[Audible] Stiff: The Curious Lives of Human Cadavers Author Mary Roach – Andy-palmer.co.uk

Stiff: The Curious Lives of Human Cadavers Stiff Is An Oddly Compelling, Often Hilarious Exploration Of The Strange Lives Of Our Bodies Postmortem For Two Thousand Years, Cadavers Some Willingly, Some Unwittingly Have Been Involved In Science S Boldest Strides And Weirdest Undertakings In This Fascinating Account, Mary Roach Visits The Good Deeds Of Cadavers Over The Centuries And Tells The Engrossing Story Of Our Bodies When We Are No Longer With Them.

10 thoughts on “Stiff: The Curious Lives of Human Cadavers

  1. Trevor Trevor says:

    If you can t cope with the idea of death without a hearty dose of euphemism this probably isn t going to be the book for you.When I became an archivist at the City of Melbourne a very dear friend of mine became a technician at the city Morgue I figured at the time he had watched a couple of episodes too

  2. Miranda Reads Miranda Reads says:

    Fascinating, touching and surprisingly wholesome considering it s about dead bodies Many people will find this book disrespectful There is nothing amusing about being dead, they will say Ah, but there is. Mary Roach brings cadavers into a whole new, sometimes painfully bright, light We follow her as sh

  3. Dan Schwent Dan Schwent says:

    Mary Roach writes about what happens when you donate your body to science Hilarity ensues Well, maybe not hilarity but it is a good dose of edutainment.Way back around the time the earth s crust cooled and life spread across the planet, late 1994 or early 1995, I should think, I visited a chiropractic college with

  4. Melissa ♥ Dog/Wolf Lover ♥ Martin Melissa ♥ Dog/Wolf Lover ♥ Martin says:

    Omg and Grossness I made the mistake of trying to eat a bit while reading this Just no And then a part where they talk about left over skin being used for wrinkle stuff and something to do with penises I didn t even look up the word they used Although, now, if a penis was ever whipped out somewhere, I would have to won

  5. Tung Tung says:

    In my nonfiction phase during the year, I grabbed this one and after finishing it, regretted its purchase The book is about medical use of corpses and the human body, present day and in the past The subject matter is extremely interesting, and some of the methods, tests, and history behind human body experiments is worth th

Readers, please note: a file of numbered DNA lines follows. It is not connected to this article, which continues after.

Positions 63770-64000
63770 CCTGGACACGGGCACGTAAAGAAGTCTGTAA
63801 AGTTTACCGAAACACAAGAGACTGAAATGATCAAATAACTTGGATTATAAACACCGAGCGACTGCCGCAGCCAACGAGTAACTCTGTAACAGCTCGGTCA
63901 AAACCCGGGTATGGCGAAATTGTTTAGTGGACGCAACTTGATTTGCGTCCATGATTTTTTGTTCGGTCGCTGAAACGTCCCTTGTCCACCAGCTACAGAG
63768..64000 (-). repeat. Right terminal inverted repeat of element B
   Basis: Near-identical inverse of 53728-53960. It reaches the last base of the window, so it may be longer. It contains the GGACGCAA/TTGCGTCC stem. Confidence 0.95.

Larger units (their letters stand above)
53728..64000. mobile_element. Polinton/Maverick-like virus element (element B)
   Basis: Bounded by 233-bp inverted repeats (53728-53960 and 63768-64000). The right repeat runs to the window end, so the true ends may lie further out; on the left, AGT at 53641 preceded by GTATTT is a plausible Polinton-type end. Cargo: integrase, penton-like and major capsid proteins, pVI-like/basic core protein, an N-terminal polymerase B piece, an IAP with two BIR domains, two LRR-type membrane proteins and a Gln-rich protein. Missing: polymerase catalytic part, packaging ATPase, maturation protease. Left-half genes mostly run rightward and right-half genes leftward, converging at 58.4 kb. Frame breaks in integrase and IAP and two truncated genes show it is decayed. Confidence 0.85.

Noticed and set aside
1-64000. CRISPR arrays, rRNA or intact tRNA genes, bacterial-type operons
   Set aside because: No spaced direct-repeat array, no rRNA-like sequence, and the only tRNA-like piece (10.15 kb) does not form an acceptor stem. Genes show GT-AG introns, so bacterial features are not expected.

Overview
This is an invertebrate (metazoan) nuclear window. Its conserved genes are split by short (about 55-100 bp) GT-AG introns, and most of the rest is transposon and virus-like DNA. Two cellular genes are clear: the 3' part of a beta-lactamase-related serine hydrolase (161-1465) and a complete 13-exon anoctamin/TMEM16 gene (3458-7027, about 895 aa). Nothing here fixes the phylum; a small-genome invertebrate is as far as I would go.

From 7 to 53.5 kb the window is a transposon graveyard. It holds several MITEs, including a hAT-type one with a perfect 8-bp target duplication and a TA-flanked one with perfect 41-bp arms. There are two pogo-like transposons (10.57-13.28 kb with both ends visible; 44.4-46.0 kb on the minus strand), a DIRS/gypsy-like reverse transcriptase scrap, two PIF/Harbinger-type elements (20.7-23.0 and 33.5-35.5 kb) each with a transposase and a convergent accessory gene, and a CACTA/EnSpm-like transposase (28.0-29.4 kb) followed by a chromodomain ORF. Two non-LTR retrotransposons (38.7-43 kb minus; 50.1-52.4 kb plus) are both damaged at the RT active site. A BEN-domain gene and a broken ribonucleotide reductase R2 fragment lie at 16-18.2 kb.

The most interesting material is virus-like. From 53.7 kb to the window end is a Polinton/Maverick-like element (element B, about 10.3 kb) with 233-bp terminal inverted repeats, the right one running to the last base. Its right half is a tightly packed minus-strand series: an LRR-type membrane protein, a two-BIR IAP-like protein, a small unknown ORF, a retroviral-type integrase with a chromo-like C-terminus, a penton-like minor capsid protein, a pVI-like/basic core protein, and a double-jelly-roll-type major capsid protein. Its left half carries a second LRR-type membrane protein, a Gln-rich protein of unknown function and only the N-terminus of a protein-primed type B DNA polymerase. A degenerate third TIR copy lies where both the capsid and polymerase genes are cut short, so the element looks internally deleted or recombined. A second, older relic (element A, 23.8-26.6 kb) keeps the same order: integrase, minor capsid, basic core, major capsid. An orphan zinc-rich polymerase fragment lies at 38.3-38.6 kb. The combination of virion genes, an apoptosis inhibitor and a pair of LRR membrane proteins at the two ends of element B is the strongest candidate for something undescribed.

6. Will Byrnes Will Byrnes says:

    Laugh out loud funny is the way to go if you want to learn than you realized might be worth knowing about dead bodies It made me greatly disposed to finding out what else Roach has written, before I become a subject for studies like this one And here are reviews of what we found Grunt Gulp Packing for Mars Spook

  7. Matthew Matthew says:

    First read of 2017 complete It was a good one 4.5 stars.Who knew that a book about what happens to our bodies after we die could be so interesting This book covers everything to the horrific to the incredibly fascinating This book may not be for the squeamish, but I think Roach did a great job combining information and humor in a res

  8. Kemper Kemper says:

    Mary Roach details a lot of uses for human cadavers in this book, but she missed a major one As Weekend At Bernies taught us, you can always use the corpse of your boss to scam your way into a free weekend at a beach house That scientific research is all well and good, but there s nothing in here at all about the best ways to simul

  9. Kelly (and the Book Boar) Kelly (and the Book Boar) says:

    Find all of my reviews at Cadavers are our superheroes They brave fire without flinching, withstand falls from tall buildings and head on car crashes into walls You can fire a gun at them or run a speedboat over their legs, and it will not faze them Their heads can be removed with no deleterious effect They can be in six places at once

  10. Jay Green Jay Green says:

    I m a compulsive buyer of Mary Roach s books Part of the reason is research for my own books, of course, part of it is fascination, thanks to her astute choice of subjects, and part of it is simply enjoyment, derived from her clear prose and tales well told In this case, I read Stiff just after my father passed away, so I was trying to make sense o

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